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Catching An Unbroken Wave

How to #popup on a wave before it breaks. The ultimate surfers drop-in.
By Lucas Coleman

When most surfers first learn to pop-up on a #surfboard, they are #catching the #white-#water (A wave that has already crashed further out, and is rolling into shore). But the ultimate goal of surfing, and the thing that determines wether you’ve really made it, is when you can catch a wave before it crashes, while it’s still a mellow, glassy bump.

This is hands down, the most difficult thing to learn along the surfers #journey. But with these 3 #simple #tips, we can take the guess work out of surfing, and aim for accuracy with every wave.

1. Picking the right spot to #paddle out.

When you first arrive at the beach, to the untrained eye it may look like waves are breaking randomly all over the place. But if you were to sit there studying it, you would notice that every single #wave (on a good day) emanates from one consistent spot. We call this area that a wave first begins and eventually crashes all the way to shore a “section”.

As you walk along the beach there may be several sections. One of them by the pier, and then another fifty yards down. Sometimes the sections are close together and some of them are far apart. It all depends on the day, the beach, and the #tide. The important thing is that you choose a section where the waves are rolling in slowly. You can spot where that little glassy bump first appears, and it looks like it takes a distinguishable amount of time before it actually crashes into the white water.

Protip: When you think you’ve found a good section. Turn around and look at a #landmark on the shore it’s breaking in front of. If you can clearly see it’s always rolling in directly across from the #lifeguard #tower, then try to stay in front of that specific tower (that section or spot) the entire session. The more you wander around, the more confusing it will be. And consistency is the key to this.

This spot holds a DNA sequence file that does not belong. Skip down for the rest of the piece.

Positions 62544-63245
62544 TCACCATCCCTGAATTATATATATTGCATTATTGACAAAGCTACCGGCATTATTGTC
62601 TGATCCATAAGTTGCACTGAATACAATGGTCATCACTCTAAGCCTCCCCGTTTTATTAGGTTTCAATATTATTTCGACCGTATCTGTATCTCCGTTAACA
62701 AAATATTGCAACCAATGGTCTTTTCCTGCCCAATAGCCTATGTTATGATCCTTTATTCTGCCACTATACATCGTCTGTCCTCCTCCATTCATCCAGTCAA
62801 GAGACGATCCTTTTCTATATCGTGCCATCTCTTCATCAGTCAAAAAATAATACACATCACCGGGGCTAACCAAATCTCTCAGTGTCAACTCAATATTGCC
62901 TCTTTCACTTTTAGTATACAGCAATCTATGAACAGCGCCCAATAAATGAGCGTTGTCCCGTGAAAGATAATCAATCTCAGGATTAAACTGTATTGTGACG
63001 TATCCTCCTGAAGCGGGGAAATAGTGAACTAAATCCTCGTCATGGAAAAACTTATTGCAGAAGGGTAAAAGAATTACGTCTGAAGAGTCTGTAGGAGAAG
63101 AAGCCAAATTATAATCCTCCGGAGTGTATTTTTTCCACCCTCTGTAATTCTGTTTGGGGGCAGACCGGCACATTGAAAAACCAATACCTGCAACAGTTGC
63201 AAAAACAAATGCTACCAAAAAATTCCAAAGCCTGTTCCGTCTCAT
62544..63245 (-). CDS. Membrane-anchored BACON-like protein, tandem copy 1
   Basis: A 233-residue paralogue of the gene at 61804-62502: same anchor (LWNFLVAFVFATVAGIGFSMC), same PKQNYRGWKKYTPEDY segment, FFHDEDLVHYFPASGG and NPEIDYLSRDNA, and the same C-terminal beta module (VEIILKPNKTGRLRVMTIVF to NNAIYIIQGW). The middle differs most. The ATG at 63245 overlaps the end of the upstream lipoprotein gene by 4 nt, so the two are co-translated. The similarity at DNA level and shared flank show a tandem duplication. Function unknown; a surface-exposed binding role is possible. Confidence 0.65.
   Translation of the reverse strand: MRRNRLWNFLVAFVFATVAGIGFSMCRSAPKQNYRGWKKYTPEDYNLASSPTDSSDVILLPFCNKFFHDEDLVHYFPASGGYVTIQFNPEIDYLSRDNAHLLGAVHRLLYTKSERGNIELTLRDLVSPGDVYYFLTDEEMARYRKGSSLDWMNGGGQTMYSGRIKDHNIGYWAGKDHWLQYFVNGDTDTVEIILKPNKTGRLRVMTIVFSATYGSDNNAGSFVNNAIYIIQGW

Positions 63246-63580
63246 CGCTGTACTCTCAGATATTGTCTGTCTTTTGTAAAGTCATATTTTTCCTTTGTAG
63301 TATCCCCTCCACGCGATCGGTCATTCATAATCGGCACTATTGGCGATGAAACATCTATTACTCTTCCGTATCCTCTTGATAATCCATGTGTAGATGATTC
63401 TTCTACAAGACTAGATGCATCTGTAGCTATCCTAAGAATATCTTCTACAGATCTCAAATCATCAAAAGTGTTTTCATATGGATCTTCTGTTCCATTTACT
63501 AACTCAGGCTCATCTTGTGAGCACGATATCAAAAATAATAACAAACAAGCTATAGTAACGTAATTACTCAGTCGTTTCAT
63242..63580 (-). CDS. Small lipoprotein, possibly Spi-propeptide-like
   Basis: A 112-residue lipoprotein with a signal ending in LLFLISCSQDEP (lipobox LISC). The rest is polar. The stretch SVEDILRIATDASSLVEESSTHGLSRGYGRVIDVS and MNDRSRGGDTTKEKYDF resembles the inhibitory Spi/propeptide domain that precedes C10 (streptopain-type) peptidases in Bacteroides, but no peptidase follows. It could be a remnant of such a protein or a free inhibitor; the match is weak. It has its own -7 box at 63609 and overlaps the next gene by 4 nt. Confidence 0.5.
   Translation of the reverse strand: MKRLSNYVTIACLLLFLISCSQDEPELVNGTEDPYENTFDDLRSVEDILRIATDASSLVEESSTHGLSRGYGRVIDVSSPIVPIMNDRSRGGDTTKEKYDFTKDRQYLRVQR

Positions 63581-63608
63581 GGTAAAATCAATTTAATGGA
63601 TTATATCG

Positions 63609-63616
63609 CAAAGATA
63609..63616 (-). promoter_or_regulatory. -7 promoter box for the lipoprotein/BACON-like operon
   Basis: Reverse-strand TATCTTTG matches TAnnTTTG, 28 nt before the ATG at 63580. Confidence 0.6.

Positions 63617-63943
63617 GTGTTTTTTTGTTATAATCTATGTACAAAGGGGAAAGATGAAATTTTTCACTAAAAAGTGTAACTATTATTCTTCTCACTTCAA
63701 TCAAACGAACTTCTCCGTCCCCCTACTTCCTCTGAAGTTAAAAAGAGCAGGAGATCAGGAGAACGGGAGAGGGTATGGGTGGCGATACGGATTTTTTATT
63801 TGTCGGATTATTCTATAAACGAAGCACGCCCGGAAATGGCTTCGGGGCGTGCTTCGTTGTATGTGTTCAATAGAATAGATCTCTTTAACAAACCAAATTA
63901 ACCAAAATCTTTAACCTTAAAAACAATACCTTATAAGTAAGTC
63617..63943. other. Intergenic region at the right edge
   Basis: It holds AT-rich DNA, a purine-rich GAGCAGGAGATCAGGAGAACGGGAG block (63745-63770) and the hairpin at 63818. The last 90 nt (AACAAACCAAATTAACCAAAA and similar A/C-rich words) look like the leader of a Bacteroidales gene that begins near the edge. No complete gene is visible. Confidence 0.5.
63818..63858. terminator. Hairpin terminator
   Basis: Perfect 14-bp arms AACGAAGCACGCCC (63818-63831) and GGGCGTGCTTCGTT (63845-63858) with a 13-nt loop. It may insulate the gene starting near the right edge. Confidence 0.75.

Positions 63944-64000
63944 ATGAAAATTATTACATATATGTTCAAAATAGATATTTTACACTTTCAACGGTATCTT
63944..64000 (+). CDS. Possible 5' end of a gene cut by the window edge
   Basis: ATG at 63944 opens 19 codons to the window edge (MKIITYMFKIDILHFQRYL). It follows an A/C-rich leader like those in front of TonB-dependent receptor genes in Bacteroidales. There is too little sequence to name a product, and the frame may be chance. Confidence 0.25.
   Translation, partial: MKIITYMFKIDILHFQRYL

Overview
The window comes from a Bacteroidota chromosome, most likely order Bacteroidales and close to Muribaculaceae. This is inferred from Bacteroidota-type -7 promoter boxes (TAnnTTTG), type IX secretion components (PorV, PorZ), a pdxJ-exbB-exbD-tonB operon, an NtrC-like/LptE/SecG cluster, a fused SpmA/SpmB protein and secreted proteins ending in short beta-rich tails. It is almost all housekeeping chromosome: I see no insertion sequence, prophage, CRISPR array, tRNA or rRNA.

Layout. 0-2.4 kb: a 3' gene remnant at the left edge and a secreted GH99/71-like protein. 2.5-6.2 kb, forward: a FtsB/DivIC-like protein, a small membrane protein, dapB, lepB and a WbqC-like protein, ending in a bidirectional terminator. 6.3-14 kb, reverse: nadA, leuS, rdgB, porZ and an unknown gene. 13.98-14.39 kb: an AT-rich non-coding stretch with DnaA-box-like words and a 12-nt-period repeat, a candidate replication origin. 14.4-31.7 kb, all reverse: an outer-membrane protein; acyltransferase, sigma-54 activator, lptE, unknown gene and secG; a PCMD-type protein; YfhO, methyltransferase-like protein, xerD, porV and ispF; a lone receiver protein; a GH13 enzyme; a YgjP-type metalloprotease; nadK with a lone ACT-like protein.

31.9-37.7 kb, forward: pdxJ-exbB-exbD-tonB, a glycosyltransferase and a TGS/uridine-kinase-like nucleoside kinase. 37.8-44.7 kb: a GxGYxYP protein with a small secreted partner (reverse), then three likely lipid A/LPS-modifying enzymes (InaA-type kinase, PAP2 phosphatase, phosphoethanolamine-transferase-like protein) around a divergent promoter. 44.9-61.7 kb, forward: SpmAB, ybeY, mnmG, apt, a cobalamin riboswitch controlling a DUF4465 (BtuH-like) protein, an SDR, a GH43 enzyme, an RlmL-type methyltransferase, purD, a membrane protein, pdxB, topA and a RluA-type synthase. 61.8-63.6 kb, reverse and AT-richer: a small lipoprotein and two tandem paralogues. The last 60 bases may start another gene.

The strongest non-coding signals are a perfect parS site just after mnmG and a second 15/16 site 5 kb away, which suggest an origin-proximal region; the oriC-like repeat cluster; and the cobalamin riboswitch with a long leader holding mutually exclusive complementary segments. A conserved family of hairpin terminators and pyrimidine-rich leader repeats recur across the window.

2. How Far Out Should I #Paddle?

Now that you have chosen your section, lets hyper-focus on the 1 singular spot that the wave actually crashes. The very first square yard where the waves turns from a smooth, glassy bump, into a white-water rapid.

This impact zone is better known as The #Crown. The central breaking point of the wave. This is the part that breaks because it is the heaviest, most water dense, top-heavy tower of piece of the wave. If this wave were a #pizza, then this slice would be the #cheesiest.

You want to paddle yourself approximately 10ft behind the crown of the wave. This distance sort of depends on the wave itself and what style board you are riding. Huge #longboards can go even further back, while short boards want to be closer to the impact zone.

But essentially you want to position yourself where that little bump, that little fetal baby waves has just started to grow.

3. I'm in position... What now?

Now that you are in the right spot, and remember that this will consistently be the exact spot you will want to be starting in the whole session, you want to start paddling toward the shore, at a #speed that allows the wave to catch up with you.

As soon as you feel that wave start to pull you along. Almost to where that tiresome paddling is no longer necessary. I like to think of it as walking along one of those moving sidewalks at the airport. You walk, but the sidewalk helps propel you at supersede. Once you feel that push, start your pop up and aim to have your feet planted before that wave crashes.

Protip: Since you are popping up on a smooth wave, try and execute a smooth pop-up.

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